The 1972 American basketball defeat took place in a funereal atmosphere after one of the most notorious events in Olympic history in Munich - the massacre of 11 members of the Israeli team by Palestinian commandos.
The 1972 game ended in chaos. With the United States ahead 50-49, the Soviets inbounded and time ran out. But a referee blew his whistle because a Soviet assistant coach was gesturing frantically that they had tried to call a time out.
Then Jones interceded, ordering the game clock reset to three seconds.
The final three seconds were replayed twice because the clock was not properly reset the first time. After the first Soviet miss, the Americans thought they had won and in the bedlam that followed one US player nearly had his jersey ripped off, and US coach Hank Iba's wallet was pickpocketed....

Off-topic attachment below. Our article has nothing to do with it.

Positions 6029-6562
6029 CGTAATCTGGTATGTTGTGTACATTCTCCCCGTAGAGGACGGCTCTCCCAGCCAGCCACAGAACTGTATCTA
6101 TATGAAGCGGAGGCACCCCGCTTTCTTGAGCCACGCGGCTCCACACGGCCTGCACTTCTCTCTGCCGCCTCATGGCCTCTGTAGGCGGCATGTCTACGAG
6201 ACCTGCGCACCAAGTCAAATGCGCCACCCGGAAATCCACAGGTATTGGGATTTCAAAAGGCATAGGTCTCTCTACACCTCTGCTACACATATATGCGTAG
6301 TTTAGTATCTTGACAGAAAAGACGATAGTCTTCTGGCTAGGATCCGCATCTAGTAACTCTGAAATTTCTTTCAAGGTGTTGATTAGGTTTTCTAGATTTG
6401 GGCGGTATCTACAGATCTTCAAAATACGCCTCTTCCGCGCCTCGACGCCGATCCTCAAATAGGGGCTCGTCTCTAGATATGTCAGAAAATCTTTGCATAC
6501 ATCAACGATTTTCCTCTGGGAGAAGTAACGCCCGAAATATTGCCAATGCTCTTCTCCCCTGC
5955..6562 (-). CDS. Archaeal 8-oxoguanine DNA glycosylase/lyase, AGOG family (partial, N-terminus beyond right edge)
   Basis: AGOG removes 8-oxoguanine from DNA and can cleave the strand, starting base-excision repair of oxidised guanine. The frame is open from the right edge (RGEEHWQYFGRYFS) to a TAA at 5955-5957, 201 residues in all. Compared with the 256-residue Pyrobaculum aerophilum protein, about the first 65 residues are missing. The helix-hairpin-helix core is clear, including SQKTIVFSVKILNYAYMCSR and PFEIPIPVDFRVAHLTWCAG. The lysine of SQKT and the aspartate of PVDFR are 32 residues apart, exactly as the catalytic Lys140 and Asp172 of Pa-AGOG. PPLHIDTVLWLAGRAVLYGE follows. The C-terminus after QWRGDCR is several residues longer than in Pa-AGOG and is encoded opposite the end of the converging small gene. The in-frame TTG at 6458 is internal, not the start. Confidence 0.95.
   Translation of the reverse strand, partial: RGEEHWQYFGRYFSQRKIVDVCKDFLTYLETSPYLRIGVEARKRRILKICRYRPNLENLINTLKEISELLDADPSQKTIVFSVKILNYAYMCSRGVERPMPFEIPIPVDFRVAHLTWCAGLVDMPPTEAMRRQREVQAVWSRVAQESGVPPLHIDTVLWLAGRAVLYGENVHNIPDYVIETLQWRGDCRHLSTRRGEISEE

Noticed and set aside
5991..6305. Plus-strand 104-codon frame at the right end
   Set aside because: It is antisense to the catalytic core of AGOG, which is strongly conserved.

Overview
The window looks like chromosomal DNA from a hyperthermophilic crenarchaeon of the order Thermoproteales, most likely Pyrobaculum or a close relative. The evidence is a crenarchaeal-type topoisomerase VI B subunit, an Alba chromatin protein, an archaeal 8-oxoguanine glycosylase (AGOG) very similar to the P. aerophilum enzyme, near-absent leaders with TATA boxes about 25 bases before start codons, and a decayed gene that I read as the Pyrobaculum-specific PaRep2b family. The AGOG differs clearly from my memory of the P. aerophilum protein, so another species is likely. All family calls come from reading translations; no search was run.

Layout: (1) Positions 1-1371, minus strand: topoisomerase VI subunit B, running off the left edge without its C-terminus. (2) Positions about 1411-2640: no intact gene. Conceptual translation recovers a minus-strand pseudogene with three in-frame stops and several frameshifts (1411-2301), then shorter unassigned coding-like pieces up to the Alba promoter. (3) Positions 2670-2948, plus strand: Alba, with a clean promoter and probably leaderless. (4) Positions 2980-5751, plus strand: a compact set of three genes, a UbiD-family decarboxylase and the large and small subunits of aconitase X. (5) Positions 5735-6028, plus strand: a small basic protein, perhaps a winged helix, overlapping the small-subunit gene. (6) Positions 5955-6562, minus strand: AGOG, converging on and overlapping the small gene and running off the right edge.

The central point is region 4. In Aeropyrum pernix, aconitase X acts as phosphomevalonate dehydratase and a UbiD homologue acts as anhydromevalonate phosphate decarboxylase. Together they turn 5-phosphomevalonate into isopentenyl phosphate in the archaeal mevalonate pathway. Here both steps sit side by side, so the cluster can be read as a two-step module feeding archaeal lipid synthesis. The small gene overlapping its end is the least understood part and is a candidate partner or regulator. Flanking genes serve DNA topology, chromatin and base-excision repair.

"Anybody who saw the last few minutes and knows the rules knows that we got cheated," said Ed Ratleff, a star guard who subsequently played professionally in the NBA, coached, and is now an insurance executive.
Had no idea Iba lost his wallet in the melee. The story itself remains one of intrigue and regret on behalf of America because it really seemed like the refs were on the take. You factor in the Cold War, which was all of a decade old at that point, and the animosity factor roars through the roof.
The world has had its share of Olympic controversies in the past 100 years. Few things have seemed so visually befuddling and unnecessary as the ending of the '72 gold medal game, though.